Idiot as a word derived from the Greek ἰδιώτης, idiōtēs, from ἴδιος, idios. In Latin the word idiota preceded the Late Latin meaning "uneducated or ignorant person." Its modern meaning and form dates back to Middle English around the year 1300, from the Old French idiot. The related word idiocy dates to 1487 and may have been analogously modeled on the words prophet and prophecy. The word has cognates in many other languages. An idiot in Athenian democracy was someone who was characterized by self centeredness and concerned almost exclusively with private as opposed to public affairs.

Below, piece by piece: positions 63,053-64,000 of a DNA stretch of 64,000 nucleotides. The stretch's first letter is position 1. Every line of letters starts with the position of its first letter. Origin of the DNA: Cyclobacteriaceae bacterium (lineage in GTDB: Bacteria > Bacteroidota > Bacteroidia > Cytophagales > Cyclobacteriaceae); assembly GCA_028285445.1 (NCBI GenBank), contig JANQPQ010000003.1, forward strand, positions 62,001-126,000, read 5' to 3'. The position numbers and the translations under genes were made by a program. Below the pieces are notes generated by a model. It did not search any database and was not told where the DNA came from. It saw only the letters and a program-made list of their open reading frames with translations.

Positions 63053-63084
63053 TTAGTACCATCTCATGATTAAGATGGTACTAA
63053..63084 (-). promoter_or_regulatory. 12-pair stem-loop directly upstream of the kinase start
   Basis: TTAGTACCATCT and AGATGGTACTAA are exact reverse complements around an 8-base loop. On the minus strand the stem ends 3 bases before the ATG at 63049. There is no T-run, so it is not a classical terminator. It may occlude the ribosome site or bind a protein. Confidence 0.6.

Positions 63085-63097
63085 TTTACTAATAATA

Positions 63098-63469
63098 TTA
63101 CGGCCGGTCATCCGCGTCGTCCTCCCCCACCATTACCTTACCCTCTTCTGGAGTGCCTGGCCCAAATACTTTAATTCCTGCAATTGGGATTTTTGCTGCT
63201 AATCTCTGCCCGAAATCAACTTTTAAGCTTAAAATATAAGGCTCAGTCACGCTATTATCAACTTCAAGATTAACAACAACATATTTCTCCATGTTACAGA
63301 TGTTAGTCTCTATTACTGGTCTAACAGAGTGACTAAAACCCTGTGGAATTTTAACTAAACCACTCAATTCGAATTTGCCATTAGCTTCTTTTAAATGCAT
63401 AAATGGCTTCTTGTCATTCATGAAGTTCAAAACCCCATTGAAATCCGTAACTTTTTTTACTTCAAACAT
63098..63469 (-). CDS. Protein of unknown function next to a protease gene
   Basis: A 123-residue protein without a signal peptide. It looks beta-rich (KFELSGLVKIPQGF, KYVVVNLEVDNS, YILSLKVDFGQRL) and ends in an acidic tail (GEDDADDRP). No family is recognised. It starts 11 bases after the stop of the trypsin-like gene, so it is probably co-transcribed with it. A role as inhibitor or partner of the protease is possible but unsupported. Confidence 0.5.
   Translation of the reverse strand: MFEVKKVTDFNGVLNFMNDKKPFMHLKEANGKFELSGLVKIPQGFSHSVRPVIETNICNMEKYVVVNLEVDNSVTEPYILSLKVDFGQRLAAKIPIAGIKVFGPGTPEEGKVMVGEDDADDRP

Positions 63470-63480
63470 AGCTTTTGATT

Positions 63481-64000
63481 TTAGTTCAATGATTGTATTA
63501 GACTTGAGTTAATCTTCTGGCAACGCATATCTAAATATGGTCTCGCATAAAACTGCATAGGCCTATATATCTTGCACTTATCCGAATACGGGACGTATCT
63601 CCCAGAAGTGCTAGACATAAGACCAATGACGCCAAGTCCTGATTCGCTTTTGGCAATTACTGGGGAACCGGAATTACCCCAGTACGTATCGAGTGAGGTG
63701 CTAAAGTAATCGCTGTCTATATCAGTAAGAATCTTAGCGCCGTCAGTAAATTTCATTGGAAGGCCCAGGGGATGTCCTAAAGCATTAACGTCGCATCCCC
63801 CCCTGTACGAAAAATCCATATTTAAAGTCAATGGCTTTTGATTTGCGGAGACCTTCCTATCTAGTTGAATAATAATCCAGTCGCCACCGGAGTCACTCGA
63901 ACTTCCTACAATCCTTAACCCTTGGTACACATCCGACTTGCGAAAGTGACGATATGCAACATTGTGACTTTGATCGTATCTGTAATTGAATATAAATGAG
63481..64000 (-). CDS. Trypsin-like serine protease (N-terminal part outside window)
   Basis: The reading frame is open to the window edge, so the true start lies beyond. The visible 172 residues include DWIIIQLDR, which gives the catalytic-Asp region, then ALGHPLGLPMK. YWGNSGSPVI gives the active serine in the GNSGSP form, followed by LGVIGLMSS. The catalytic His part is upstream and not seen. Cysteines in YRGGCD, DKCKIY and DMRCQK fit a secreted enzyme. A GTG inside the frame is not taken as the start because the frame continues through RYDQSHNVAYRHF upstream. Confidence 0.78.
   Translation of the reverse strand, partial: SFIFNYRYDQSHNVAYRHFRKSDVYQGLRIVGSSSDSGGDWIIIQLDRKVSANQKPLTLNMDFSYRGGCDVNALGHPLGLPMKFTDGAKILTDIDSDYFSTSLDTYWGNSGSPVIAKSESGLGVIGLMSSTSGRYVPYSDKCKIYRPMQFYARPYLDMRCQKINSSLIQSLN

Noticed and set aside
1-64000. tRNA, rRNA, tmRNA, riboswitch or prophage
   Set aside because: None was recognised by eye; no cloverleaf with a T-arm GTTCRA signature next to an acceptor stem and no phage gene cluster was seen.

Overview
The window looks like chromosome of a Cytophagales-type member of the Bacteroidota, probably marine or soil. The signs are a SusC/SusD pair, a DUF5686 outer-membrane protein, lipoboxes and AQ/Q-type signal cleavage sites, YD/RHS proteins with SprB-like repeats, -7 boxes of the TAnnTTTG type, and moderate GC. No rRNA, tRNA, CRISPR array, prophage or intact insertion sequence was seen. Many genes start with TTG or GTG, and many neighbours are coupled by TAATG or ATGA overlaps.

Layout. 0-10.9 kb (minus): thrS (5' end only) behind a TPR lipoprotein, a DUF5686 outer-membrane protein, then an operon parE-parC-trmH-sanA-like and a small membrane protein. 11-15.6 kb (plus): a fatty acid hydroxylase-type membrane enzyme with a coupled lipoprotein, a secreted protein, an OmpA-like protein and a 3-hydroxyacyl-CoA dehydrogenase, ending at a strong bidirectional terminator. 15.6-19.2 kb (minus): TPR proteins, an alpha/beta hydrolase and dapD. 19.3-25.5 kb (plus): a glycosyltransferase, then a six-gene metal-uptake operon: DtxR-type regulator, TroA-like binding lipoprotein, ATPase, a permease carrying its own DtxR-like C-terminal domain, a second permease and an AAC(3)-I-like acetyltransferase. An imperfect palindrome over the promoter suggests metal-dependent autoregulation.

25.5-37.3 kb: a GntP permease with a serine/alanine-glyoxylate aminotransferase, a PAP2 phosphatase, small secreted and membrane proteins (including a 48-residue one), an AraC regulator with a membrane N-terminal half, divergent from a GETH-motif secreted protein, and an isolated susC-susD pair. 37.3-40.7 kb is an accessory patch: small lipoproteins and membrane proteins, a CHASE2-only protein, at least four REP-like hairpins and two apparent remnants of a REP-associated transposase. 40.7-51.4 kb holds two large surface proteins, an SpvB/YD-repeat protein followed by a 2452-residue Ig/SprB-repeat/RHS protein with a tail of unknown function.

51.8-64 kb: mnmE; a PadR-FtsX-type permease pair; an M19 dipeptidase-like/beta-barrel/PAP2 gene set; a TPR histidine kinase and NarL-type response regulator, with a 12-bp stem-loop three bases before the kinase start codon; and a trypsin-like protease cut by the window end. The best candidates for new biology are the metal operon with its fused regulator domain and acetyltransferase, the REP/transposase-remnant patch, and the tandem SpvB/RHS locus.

Idiocy was the natural state of ignorance into which all persons were born and its opposite, citizenship, was effected through formalized education. In Athenian democracy, idiots were born and citizens were made through education. "Idiot" originally referred to "layman, person lacking professional skill", "person so mentally deficient as to be incapable of ordinary reasoning". Declining to take part in public life, such as democratic government of the polis, was considered dishonorable. "Idiots" were seen as having bad judgment in public and political matters. Over time, the term "idiot" shifted away from its original connotation of selfishness and came to refer to individuals with overall bad judgment individuals who are "stupid".